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CrowdCheck Blog

Insights and information for online capital formation

 
March 08, 2017 by Jamie Ostrow
If you are about to launch a crowdfunding offering under Regulation CF, you should make sure you know when your financial statements will go “stale” (i.e., become too old). Under the disclosure requirements of Regulation CF, to “conduct” an offering (meaning to have an offering open and able to take investments) you must be using financials that are no older than a year and 120 days since your previously completed fiscal year.  This means, if your fiscal year is a calendar fiscal year, and you are using December 31, 2015 financials, the offering can only stay open until May 1 of this year (120 days since the end of the 2016 fiscal year, adjusted since April 30...
This entry is filed under Crowdfunding, Disclosure, SEC, Section 4(a)(6), Blog
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February 13, 2017 by Andrew Stephenson
So far, Regulation Crowdfunding appears to be doing what it was always intended to do. Small businesses are able to raise funds to begin or expand their business operations. Some companies could be categorized as innovative growth companies, others more main street. In any case, a common theme is that issuers are in need of cash and see crowdfunding as a method that provides additional benefits over traditional loans or angel investment – if those options were even available to the issuer to begin with. As offerings under Regulation Crowdfunding can take a few months, often with substantial upfront costs, many issuers find themselves in the position of needing...
This entry is filed under Crowdfunding, SEC, Section 4(a)(6), Securities Law, Blog
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February 03, 2017 by Andrew Stephenson
One of the great benefits to issuers under the SEC’s rules for offerings under Tier 2 of Regulation A, effectively created by the JOBS Act, is the preemption of state requirements for registration of the offer and sale of securities. Known as “Blue Sky Laws”, these state specific rules added considerable cost to qualifying an offering under Regulation A. The SEC determined it was appropriate to preempt state qualification rules by deeming securities offered and sold under Tier 2 of Regulation A to be sold to “qualified purchasers” under Section 18 of the Securities Act. Under Section 18, states are still given the authority to require filing fees and notice...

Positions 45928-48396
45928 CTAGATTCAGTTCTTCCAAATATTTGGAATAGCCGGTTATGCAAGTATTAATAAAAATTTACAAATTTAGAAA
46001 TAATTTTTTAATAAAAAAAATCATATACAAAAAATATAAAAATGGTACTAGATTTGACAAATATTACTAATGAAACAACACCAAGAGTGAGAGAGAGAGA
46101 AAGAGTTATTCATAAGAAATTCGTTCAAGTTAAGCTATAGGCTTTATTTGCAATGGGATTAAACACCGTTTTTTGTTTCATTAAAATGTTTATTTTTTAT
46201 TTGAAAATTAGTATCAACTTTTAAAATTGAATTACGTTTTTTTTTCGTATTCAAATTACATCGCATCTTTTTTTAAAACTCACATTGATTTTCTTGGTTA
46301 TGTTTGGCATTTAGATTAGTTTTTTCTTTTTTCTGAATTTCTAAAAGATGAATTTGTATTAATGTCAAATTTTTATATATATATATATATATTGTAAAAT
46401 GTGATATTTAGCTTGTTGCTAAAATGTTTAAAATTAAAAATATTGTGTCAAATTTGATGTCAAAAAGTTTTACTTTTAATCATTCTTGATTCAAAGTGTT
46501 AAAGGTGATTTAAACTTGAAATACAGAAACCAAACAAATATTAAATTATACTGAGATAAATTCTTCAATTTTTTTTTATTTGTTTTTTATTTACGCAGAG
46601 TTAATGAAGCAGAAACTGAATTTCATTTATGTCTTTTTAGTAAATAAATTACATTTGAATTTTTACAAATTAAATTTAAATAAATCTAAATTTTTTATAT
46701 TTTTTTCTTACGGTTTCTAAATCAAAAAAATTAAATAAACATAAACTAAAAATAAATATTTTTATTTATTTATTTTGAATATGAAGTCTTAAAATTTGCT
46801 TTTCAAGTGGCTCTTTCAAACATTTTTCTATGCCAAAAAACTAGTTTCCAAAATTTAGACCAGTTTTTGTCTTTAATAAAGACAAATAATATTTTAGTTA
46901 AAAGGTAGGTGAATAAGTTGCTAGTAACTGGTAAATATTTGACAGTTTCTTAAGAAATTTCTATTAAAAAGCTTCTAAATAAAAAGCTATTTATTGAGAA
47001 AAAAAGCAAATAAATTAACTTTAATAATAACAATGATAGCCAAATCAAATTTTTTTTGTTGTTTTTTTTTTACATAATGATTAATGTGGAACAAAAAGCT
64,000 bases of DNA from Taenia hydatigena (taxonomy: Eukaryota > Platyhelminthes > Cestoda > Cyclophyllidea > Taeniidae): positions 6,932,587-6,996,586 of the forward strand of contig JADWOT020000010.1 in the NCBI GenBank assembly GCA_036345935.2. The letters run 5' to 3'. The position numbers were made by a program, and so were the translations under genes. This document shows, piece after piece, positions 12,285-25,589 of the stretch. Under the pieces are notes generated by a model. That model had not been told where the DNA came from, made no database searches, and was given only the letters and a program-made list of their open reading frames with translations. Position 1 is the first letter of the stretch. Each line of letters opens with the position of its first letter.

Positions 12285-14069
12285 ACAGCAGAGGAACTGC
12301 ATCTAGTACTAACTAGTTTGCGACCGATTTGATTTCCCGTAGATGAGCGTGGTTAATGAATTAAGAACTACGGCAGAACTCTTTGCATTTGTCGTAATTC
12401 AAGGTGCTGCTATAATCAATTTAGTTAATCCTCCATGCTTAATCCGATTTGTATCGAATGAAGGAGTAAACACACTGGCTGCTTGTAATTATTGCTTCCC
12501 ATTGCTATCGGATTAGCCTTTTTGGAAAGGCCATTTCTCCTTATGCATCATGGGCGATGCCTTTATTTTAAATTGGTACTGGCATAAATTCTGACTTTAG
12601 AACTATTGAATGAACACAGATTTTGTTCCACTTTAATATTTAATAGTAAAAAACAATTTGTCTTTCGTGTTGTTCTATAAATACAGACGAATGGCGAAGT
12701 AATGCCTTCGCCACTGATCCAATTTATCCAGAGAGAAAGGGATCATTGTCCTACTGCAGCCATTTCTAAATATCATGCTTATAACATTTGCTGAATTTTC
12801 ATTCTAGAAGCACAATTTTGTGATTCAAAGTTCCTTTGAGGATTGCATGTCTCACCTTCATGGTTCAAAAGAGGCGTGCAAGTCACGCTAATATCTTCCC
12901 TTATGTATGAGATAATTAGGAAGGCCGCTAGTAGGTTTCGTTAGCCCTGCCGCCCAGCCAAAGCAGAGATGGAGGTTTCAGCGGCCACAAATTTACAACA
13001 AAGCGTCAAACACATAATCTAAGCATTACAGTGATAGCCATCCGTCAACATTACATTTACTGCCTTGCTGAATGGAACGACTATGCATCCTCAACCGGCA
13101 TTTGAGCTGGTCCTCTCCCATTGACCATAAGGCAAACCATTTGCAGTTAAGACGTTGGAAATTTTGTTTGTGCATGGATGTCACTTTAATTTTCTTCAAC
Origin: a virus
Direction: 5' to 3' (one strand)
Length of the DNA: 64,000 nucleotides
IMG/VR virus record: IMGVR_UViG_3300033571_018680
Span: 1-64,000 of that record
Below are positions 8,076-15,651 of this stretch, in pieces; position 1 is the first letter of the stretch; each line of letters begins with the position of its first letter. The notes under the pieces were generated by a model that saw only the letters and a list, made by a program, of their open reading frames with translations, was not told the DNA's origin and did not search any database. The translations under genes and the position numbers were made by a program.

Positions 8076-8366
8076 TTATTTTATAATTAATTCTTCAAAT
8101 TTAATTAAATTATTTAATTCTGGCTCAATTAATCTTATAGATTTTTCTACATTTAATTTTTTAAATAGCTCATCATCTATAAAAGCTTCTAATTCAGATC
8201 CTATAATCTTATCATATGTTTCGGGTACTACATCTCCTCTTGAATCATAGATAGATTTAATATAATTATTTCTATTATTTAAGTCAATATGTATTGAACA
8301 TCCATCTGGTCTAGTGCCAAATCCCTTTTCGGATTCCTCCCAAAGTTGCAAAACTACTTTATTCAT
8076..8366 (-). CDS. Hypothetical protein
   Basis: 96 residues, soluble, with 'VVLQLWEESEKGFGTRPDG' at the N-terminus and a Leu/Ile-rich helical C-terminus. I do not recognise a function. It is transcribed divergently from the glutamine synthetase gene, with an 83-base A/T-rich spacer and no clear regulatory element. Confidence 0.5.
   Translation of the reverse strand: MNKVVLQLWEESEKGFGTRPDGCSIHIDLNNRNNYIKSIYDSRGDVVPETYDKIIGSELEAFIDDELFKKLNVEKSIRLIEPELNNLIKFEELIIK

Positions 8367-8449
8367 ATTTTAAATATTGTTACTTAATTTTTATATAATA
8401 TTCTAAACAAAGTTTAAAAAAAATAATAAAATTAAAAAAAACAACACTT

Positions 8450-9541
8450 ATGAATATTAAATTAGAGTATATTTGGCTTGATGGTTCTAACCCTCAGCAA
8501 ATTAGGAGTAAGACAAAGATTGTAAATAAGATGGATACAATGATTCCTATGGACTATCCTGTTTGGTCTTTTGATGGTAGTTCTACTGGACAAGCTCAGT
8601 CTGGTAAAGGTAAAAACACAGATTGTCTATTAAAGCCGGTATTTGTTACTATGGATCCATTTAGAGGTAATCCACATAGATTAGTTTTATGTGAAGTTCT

This entry is filed under Regulation A, Securities Law, Blog
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December 19, 2016 by Sara Hanks
If you raise capital online, you're probably a New Economy, Internet 4.0 type of company, right? Leverage the cloud, move fast, break rules (not securities rules), create synergies, it's all about the hustle. Right? Maybe. Some of you new era companies should be huddling in your hoodies for shame, 'cos some of you have distinctly old school bylaws when it somes to stock certificates. Yes, stock certificates. Those bits of paper with incomprehensible things written on them that say who owns shares in your company. Some of you still have bylaws that say that paper stock certificates MUST be issued. And you are engaging great new transfer agents who do everything...
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November 16, 2016 by Andrew Stephenson
Funding portals are governed by unique communication rules under Regulation CF and FINRA’s Funding Portal Rules. These rules derive from the restrictions on funding portals regarding soliciting investors and providing investment advice. Additional information can be found in the memo here.